Did the two of you met at ANU and how did your collaboration begin?
We met way before ANU, in Tokyo in 1995. We were both working part time (Arubaito) at an Italian restaurant in Tokyo. Our collaborations officially began much later, in 2009, with the Venice Biennale as a kind of catalyst.
Sweet Barrier Reef (2009)
I get an aesthetically pleasing feel from your work, in a sense that it abides to a classic sense of “beauty” or even “elegance”. The interesting point about it is the way it conveys its message to the audience. There’s a sense of gentle socio-political critique that gives the work a whole different sense of gravitas. Also can your work be described as the Japanese aesthetic term 風流 “furyu” (in its more traditional sense)?
In its very original sense, “furyu” perhaps had a different meaning to “beauty” or “elegance”, and was more literally the meaning of its Chinese Characters – what was the trend of the time. This is perhaps meaningful in that while incorporating beauty and also a kind of socio-political or ecological critique, we also try to keep our work very accessible. Japan maintains within its highly complicated self a pervading critique of modernity, multiple layers of time, culture, and meaning that enable an understanding and aesthetic that is not completely overridden by contemporary materialism. At the same time, having one foot inside Japan and another outside it, in a country like Australia, enables a perspective that can question the worst of Japan’s essentialising and collectivist tendencies.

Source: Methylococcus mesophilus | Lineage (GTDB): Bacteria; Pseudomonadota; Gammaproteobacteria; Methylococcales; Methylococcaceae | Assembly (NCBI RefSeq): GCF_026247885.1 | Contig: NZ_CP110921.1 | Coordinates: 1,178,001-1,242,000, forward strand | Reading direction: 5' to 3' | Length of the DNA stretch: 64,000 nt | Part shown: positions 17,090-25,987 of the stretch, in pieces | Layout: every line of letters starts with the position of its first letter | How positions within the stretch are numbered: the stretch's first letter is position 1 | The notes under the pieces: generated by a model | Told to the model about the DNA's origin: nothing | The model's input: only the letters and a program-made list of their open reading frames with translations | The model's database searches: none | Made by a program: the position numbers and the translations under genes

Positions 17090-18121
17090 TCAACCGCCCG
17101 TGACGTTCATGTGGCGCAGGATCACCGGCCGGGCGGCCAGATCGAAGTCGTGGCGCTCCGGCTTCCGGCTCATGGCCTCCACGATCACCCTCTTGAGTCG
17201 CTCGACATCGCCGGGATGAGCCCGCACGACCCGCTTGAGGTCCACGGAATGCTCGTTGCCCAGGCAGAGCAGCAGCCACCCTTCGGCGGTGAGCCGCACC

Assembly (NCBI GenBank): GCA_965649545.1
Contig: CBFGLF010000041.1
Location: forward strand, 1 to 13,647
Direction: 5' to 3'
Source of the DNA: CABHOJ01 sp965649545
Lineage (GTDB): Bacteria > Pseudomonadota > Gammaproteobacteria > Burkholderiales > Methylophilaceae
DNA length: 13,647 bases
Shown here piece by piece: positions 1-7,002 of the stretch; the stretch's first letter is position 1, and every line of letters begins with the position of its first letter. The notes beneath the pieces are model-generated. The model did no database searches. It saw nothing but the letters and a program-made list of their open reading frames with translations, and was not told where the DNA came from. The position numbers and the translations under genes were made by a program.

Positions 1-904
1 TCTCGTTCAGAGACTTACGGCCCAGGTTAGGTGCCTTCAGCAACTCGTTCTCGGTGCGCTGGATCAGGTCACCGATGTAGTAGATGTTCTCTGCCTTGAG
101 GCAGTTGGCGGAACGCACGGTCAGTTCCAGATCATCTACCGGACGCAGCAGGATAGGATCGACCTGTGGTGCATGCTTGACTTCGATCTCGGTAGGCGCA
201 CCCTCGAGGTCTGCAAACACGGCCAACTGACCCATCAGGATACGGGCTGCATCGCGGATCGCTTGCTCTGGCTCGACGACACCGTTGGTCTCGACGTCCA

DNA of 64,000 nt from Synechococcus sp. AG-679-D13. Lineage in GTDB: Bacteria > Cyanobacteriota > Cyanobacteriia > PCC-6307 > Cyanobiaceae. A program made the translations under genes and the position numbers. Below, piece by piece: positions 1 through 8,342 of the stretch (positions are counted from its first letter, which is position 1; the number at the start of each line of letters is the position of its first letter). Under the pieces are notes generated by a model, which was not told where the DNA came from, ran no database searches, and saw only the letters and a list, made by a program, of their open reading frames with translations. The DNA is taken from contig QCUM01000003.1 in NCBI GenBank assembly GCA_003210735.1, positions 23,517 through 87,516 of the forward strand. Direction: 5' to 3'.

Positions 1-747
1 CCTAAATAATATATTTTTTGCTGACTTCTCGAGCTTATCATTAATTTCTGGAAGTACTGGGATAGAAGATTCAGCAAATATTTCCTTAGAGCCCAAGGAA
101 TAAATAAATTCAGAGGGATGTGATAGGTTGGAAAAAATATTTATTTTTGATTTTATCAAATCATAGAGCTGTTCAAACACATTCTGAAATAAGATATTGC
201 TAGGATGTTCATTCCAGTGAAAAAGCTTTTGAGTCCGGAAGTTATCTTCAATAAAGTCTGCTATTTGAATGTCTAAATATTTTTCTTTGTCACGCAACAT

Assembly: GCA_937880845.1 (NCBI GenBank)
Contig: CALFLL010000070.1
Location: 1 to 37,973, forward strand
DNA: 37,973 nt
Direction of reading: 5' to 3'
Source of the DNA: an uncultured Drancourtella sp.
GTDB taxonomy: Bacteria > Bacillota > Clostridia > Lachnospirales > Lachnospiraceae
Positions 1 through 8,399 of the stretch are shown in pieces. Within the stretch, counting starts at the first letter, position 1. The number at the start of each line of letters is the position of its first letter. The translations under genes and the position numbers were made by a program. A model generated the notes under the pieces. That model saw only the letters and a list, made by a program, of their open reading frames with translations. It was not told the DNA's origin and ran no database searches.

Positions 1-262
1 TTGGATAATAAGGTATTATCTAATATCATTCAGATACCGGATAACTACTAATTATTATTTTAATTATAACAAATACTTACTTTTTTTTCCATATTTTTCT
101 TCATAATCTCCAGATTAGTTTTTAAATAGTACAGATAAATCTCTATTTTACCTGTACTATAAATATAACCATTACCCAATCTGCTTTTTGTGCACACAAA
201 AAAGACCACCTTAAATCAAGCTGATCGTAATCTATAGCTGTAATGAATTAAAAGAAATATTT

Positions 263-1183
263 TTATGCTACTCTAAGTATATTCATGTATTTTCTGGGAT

Grape Chandelier (2011)
It also seems type of material you want to work with (uranium, salt) dictates the topic and aesthetics of each artwork you conceive – as in its form, topic and the social implications it has (in the case of uranium it’s more apparent, salt not as apparent but in the context of the work its social commentary is quite clear). And there’s almost a Shinto way that your work relates to nature – in a sense that all these raw materials have a spirit – but at the same time many scientific ideas are also brought to the frame to complement it. What is your opinion of this interpretation?
In terms of the materials, certainly we are kind of working backwards, in the sense that the material often comes first, before we have an sense of what form it is going to take. We like to see the artist as a kind of Shaman, and maybe the best way we are able to express that is through the spirit of the material.
Crystal Palace: The Great Exhibition of the Works of Industy of All Nuclear Nations (2012)
How was your experience at the recent Singapore Biennale and how has work been received there?
We had an absolutely wonderful experience in Singapore. To be honest coming from Berlin, it made us realise that the “centre” of global culture really is no longer Europe. The Singapore Biennale has embraced the region in all its complexities and diversities in a very interesting way. Our work was extremely well received, in lots of the “top” lists, and also obviously gaining attention through the themes and materials it explores.
Ken & Julia Yonetani: The Last Supper
Date: March 22th – May 18th, 2014
Opening hours: 10:00 – 17:00
Place: Hazelhurst Regional Art Centre
Address: 782 Kingsway, Gymea NSW
Tel: +61 02 8536 5731